The sea urchin from Hokkaido, which was served on top of aubergine (17/20), was of great quality. A little time later, we were brought our main course, which was a charcoal-grilled bonito that was presented simply with a pinch of salt and had an absolutely fantastic flavor (19/20). Sea perch was also roasted over charcoal and served with karusami, which was a type of home-made bottarga produced from salted and sun-dried mullet roe. The perch was outstanding, having been well prepared and having acquired a delightful smokey flavor note from the charcoal grill (18 out of 20 points).
A matsutake mushroom garnished somen, which were extremely thin noodles that had been matured for three years and served with shiitake mushrooms, dried scallops and prawns, as well as a garnish of shiitake mushrooms. This was enjoyable, with the noodles having a pleasing texture and the mushrooms having a lot of flavor (16/20). Venison was the last savoury item before the meal’s customary rice portion. It was a delicious dish. This deer originated from Furano, on the island of Hokkaido, and it was served in substantial portions. A slow-cooked chicken breast was served with wasabi and soy sauce, along with a rather insipid side of roasted peanuts. Despite the fact that the venison was flavorful, the texture seemed a little strange. Despite the fact that it was not chewy in the least, it needed more chewing than I would have anticipated from top-quality venison (16/20). Deep-fried snapper with ponzu sauce was available as a pescatarian option, which I really liked (17/20). Rice and pickles are often served at the end of a kaiseki dinner to round out the savory portion. Some Pacific fish was added to the rice to make it more interesting. There was also miso with tofu in the form of a chrysanthemum flower and pickles made from radish, coriander, and wild rice, as well as a variety of other dishes.
There were two types of sweets available. The first course consisted of a black fig with sudachi ice cream and a sprinkle of refined sugar on top. This dish had a pleasant flavor, and the acidity of the sudachi countered the sweetness of sugar (17/20). The last dessert consisted of what seemed to be a biscuit filled with warm sweet red bean paste and presented in a beautiful box. There were fish scales on the exterior of this, and the waffle batter gave it a wonderful texture. The red bean paste was unexpectedly nice, considering that it is something I generally detest. This is the Ryugin version of a traditional Japanese dessert known as taiyaki, which is named after the Japanese red bream, or “Tai,” since Yuki is Japanese for “baked.” It is said that the meal was invented by Seijiro Kanbei in 1909 at a business in Azabajuban named Naniwa Souhonten, with the reason behind it being that red bream is considered fortunate. This rendition of the dish transformed my perception of red bean paste as something to be endured rather than something to be enjoyed (18/20), much as the abalone during my very first dinner at Ryugin a decade ago was a revelation to me (see my previous post for more information).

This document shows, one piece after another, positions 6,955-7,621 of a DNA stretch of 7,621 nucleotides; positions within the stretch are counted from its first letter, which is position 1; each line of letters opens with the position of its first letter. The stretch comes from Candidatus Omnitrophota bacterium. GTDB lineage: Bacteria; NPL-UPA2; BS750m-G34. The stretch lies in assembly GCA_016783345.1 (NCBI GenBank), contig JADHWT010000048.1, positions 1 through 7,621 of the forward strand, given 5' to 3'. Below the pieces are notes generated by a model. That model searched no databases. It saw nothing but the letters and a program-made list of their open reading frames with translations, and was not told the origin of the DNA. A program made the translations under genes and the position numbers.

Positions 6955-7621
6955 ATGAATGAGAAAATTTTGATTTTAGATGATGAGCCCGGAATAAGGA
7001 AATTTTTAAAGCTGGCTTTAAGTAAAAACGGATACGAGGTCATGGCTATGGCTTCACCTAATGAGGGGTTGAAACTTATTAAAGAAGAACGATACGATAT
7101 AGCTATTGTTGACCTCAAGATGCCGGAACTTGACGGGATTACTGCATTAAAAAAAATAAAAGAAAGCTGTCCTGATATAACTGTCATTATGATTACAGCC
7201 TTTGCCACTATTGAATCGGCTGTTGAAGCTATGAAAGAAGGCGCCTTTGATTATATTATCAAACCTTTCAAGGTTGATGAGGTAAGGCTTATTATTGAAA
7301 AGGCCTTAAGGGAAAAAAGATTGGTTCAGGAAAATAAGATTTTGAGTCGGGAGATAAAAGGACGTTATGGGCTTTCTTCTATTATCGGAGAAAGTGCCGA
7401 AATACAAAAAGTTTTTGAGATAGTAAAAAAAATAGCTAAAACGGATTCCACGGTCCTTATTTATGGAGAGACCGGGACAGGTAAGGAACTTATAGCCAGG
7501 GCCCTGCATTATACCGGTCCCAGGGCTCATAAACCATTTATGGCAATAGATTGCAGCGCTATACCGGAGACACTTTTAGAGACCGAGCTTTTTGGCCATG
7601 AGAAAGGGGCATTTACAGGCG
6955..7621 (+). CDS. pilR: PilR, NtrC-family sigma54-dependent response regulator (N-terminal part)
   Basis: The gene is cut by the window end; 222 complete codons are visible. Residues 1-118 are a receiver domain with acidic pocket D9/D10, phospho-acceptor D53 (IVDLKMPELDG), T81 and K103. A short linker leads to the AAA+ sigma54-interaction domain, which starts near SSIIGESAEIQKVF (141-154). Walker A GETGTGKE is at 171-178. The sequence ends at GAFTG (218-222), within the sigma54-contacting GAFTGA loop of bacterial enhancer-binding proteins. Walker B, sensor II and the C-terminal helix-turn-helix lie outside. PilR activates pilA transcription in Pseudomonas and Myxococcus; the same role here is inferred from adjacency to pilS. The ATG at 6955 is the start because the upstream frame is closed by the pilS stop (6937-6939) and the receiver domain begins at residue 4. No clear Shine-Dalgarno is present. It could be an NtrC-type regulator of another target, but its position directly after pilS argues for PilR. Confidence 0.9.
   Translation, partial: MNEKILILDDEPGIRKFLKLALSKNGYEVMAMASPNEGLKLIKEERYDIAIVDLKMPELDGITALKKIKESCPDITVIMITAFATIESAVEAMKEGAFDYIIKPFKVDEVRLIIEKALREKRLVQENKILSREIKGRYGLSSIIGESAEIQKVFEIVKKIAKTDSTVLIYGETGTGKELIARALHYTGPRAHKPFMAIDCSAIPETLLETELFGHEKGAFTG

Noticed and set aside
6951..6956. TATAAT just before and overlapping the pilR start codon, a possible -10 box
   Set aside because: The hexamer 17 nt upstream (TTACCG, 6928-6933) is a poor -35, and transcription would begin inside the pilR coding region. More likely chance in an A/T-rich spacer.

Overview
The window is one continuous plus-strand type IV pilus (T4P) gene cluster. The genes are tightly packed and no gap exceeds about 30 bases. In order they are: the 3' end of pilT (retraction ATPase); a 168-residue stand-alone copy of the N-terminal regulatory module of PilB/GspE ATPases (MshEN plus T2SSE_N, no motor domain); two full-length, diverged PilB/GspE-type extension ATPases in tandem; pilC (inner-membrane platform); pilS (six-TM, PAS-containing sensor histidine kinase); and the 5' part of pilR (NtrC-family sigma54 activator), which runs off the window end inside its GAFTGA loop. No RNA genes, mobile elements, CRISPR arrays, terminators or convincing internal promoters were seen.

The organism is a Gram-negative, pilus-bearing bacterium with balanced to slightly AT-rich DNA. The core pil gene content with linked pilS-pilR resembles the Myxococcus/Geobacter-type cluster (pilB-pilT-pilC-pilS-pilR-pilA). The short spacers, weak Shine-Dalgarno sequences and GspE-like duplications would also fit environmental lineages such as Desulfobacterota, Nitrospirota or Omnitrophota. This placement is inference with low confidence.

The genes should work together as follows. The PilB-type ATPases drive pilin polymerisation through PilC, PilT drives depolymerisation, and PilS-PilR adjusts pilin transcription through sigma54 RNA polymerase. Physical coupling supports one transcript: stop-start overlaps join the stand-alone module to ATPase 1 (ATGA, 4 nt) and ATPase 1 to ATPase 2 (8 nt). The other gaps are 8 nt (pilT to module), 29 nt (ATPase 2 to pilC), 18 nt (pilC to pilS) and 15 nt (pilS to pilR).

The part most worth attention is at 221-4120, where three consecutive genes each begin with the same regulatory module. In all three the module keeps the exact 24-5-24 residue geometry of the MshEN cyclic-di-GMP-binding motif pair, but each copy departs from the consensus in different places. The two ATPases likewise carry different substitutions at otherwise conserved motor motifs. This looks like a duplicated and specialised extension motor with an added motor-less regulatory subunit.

The service was silky smooth, with the servers speaking excellent English and being very attentive throughout the evening. It cost £11,540 for two people (£782), including the tasting menu, a bottle of champagne (£183) and water (£2), plus service at 10%. That works out to £391 for each of the two of us. This was an extremely costly evening by any measure. We split a bottle of wine that was one of the more affordable options on the menu, so your bill could well be higher, and even if you just drank beer, you would still be looking at paying over £290. I’ve had two earlier dinners at Ryugin at the old location and quite liked them, and I’ve also had excellent meals at Ryugin Hong Kong and most recently at Ryugin Taipei. Although the food today seemed to be somewhat less remarkable than these prior meals, this is concerning considering the exceedingly high price tag. This made me feel a little depressed, particularly when I received the bill. Despite the fact that it is still wonderful cuisine, I found this dinner to be a significant step down in quality from my prior trips, especially when taking into consideration the value for money component.
Cuisine Type: Japanese
Address: 1-1-2 Yurakucho, Chiyoda-ku, Tokyo, 100-0006, Japan
Phone: +81 3-6630-0007
Website: Ryugin Official Site
Hours: Closed: lunch : Monday-Sunday
Michelin Stars: 3